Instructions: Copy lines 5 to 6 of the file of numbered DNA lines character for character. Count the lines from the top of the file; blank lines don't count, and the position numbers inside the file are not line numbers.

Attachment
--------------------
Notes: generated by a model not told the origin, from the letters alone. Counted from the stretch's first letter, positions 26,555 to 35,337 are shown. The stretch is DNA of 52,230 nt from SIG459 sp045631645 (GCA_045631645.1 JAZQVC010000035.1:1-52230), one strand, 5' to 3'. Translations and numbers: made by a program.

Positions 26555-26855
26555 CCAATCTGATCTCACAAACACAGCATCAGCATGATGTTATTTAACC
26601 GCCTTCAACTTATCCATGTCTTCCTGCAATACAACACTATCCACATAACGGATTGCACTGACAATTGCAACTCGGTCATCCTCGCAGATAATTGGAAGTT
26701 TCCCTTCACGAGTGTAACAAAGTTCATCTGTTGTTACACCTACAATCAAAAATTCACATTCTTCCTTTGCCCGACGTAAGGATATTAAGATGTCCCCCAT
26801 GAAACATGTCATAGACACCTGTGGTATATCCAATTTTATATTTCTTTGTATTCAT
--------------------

26701 TCCCTTCACGAGTGTAACAAAGTTCATCTGTTGTTACACCTACAATCAAAAATTCACATTCTTCCTTTGCCCGACGTAAGGATATTAAGATGTCCCCCAT
26801 GAAACATGTCATAGACACCTGTGGTATATCCAATTTTATATTTCTTTGTATTCAT